Stevenj G. Johnson <stevenj at alum.mit.edu>
Stefan Kral <skral at fftw.org> wrote genfft-k7/*.ml*

Authors of fft8g.[cpp,h]:
Takuya Ooura <ooura at kurims.kyoto-u.ac.jp>
Eric J. Korpela <korpela at ssl.berkeley.edu>
Jeff Cobb <jeffc at ssl.berkeley.edu>

Author of ASMLIB:
Agner Fog

Porting and/or Optimized Source Code:
Josef Segur RIP
Jason G
Raistmer
JDWhale
Urs Echternacht
with support of Lunatics.kwsn.info team.
To which should now be added Petri33, TBar, and possibly others.

Notice, in particular, that none of the GPU coders have an ssl.berkeley.edu email address. The project has never had the reserve of personnel needed to take that skill in-house. Although I'm sure Eric will consider and accept volunteer contributions with open arms, he can't actually help any programmer with the GPU practicalities. That has to come from the outside, or from the volunteer's own previous experience.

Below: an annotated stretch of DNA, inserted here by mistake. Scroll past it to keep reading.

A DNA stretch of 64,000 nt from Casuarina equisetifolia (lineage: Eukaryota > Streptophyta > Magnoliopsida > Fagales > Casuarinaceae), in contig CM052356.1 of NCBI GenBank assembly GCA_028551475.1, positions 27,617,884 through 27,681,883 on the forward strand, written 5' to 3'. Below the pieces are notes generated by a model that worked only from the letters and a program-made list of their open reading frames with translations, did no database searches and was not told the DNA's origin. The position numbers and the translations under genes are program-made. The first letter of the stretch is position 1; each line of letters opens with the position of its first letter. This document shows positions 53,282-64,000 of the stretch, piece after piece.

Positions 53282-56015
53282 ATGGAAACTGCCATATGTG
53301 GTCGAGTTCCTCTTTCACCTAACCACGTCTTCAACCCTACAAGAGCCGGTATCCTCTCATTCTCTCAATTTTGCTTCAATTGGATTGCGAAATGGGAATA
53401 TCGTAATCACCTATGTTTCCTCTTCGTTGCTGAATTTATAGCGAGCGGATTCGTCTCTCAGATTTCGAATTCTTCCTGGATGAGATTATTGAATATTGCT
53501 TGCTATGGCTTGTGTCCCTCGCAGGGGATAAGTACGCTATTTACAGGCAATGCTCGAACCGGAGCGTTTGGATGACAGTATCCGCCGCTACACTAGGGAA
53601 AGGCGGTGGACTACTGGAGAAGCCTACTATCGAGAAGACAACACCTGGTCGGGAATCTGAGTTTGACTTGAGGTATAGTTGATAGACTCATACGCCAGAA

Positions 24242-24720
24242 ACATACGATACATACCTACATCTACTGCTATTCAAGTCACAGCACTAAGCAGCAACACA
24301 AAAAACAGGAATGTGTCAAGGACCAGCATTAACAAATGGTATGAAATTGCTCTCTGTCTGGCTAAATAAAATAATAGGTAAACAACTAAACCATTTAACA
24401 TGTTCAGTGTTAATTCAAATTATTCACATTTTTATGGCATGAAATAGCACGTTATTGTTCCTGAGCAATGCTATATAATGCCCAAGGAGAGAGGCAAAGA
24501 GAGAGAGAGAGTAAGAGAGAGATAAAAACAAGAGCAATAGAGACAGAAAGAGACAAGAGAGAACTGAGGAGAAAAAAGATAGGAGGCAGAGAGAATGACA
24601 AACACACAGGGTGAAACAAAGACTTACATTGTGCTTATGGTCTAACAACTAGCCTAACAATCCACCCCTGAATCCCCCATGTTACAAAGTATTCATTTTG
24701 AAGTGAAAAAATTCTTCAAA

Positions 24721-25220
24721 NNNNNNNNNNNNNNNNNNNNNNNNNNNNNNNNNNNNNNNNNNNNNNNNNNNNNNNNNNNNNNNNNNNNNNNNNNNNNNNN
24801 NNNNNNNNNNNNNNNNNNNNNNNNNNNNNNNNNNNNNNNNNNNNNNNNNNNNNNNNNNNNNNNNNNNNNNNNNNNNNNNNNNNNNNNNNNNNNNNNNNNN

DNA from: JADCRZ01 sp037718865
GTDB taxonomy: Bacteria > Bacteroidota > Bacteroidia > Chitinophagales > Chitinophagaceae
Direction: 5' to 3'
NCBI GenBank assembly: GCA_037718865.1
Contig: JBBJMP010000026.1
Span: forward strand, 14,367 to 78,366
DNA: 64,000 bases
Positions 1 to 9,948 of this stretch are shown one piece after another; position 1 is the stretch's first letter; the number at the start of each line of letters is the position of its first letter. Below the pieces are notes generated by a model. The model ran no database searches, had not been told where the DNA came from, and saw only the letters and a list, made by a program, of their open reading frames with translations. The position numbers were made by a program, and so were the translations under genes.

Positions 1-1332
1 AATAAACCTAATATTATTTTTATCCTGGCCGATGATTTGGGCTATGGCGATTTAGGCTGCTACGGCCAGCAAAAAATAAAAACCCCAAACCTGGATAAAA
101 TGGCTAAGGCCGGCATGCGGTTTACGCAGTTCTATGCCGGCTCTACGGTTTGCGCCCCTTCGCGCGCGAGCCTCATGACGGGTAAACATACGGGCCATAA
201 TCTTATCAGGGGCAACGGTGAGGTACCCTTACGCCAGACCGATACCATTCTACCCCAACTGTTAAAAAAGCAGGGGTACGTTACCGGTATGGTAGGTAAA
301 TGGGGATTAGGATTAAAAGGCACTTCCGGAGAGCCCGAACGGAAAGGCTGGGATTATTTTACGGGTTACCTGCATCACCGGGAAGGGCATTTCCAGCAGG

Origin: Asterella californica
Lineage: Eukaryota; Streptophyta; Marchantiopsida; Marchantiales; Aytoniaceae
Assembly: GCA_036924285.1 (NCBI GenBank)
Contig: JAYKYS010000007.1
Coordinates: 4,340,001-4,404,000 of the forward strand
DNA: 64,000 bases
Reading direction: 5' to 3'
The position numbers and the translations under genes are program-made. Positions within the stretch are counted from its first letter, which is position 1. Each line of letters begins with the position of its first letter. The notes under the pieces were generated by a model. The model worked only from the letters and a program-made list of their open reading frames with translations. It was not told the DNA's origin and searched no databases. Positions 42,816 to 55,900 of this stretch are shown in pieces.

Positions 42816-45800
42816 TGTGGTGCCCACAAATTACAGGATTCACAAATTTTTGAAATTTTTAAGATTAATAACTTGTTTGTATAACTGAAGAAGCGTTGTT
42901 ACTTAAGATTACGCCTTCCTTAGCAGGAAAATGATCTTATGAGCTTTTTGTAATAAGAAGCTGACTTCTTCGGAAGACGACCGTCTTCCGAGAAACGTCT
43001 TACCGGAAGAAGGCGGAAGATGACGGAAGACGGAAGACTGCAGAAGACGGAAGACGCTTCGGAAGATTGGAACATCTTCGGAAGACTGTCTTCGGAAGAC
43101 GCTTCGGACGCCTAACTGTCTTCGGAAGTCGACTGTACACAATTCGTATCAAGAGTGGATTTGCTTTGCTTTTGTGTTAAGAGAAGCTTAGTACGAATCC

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Message 2023876 - Posted: 20 Dec 2019, 16:10:50 UTC

I'm not too sure about the environment, but I think it is a version of MS Visual Studio. While any development environment should work and should produce code that ends up with the same accuracy as the stock applications I know from bitter experience this is not always the case. Again, from memory, much of the code is C and C++ possibly with a little bit of assembly for some of the library routines. That lot will give you the CPU application, but nothing for any GPUs. For the GPUs you will need to add the to that the appropriate GPU development toolkits (CUDA and OpenCL at the very least).